However, there are so many types of databases around. Lambda architectures are all the rage now - you keep one database for your transactionals, and another for analytics. Analytics are huge, in the multi-billions of dollars every year and they've become one of the most important parts of steering a business and deciding on new strategy.
Larger businesses don't just 'go for it' anymore, they analyze, and inspect, and dig deep into their historical data to find out if something is worth doing.
GPUs tend to lend themselves well to analytics, contrary to transactions. Specifically, columnar databases. When the columns are all of the same data type, and the data locality is high, GPUs perform /very/ well.
Regarding your sorting point you may not really want to sort everything, you got that bit right. But what if you want to perform a `JOIN` on a bunch of data?
It makes more sense to sort it first, because the JOIN would be much faster - matching keys would be much easier.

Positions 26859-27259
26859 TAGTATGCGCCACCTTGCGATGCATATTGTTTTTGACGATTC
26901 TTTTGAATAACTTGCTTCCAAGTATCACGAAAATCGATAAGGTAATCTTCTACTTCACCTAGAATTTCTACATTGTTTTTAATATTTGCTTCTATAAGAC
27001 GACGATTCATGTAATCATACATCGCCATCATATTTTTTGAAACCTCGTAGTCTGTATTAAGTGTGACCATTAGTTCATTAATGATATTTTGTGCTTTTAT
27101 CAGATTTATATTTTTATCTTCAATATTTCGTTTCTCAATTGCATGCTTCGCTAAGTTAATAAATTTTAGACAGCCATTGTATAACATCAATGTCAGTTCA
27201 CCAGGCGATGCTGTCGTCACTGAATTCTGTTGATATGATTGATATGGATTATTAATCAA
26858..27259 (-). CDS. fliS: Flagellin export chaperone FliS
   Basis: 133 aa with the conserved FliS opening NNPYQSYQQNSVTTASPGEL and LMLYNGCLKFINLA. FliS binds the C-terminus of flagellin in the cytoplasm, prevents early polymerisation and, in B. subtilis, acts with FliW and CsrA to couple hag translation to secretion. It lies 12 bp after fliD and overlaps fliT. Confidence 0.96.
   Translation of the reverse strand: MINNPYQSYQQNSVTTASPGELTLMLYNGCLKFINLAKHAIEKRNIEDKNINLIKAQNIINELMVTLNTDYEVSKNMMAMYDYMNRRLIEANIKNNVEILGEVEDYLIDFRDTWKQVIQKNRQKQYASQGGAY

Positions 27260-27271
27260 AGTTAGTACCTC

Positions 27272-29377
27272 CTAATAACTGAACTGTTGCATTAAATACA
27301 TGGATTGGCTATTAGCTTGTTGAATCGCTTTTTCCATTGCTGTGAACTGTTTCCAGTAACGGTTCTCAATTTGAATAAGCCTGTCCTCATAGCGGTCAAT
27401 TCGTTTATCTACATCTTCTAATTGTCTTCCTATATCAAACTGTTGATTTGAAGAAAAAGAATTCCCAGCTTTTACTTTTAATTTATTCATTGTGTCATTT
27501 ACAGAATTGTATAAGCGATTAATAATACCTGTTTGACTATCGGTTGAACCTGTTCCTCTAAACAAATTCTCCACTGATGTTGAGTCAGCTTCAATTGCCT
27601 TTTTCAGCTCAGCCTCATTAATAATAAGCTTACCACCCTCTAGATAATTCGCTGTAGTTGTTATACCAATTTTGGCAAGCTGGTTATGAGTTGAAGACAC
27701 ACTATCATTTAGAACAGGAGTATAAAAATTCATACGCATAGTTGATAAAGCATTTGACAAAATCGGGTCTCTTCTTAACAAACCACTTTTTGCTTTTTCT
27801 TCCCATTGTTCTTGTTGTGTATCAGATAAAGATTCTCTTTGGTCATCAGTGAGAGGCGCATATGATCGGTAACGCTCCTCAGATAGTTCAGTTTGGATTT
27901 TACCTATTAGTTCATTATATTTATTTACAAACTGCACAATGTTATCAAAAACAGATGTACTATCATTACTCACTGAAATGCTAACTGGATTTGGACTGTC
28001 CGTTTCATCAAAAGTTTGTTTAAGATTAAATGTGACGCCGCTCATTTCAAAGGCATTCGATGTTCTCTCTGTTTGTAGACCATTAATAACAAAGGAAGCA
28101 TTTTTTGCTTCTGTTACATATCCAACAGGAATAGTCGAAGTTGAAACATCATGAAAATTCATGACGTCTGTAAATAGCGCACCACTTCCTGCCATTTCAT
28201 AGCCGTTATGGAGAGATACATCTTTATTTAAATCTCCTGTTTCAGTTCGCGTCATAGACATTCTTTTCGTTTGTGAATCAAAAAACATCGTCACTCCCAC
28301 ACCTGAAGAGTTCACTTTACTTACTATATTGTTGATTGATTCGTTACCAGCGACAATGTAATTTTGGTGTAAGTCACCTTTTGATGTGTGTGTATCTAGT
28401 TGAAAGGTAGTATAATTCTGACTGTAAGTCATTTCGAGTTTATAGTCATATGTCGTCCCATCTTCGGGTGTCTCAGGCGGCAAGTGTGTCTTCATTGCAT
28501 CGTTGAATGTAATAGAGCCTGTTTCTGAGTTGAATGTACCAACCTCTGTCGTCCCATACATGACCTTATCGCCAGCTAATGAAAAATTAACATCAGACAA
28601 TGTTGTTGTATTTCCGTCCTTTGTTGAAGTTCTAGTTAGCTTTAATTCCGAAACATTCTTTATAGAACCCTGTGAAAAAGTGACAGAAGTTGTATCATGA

Now, if you were performing really fast SORT on a GPU, you're saving precious processing time.
If you're running analytical workloads on big data sets, you're typically I/O bound to start with. It seems like managing moving little pieces of it back and forth to the GPU to compute is going to be a big PITA, add lots of little latencies, and gain you absolutely nothing. What am I missing there?
2. What if you only push indexes or similar up to the GPU, like an AB-tree index? You're keeping all of the 'heavy' stuff down, and only uploading a representation of it, to be later replaced with the actual data.
3. Think compression/decompression done on the GPU directly.
What about parallel queries over a Restriction-Union normalized data model?
I think the benefits would be similar in nature to columnar stores as you note:
> GPUs tend to lend themselves well to analytics, contrary to transactions. Specifically, columnar databases. When the columns are all of the same data type, and the data locality is high, GPUs perform /very/ well.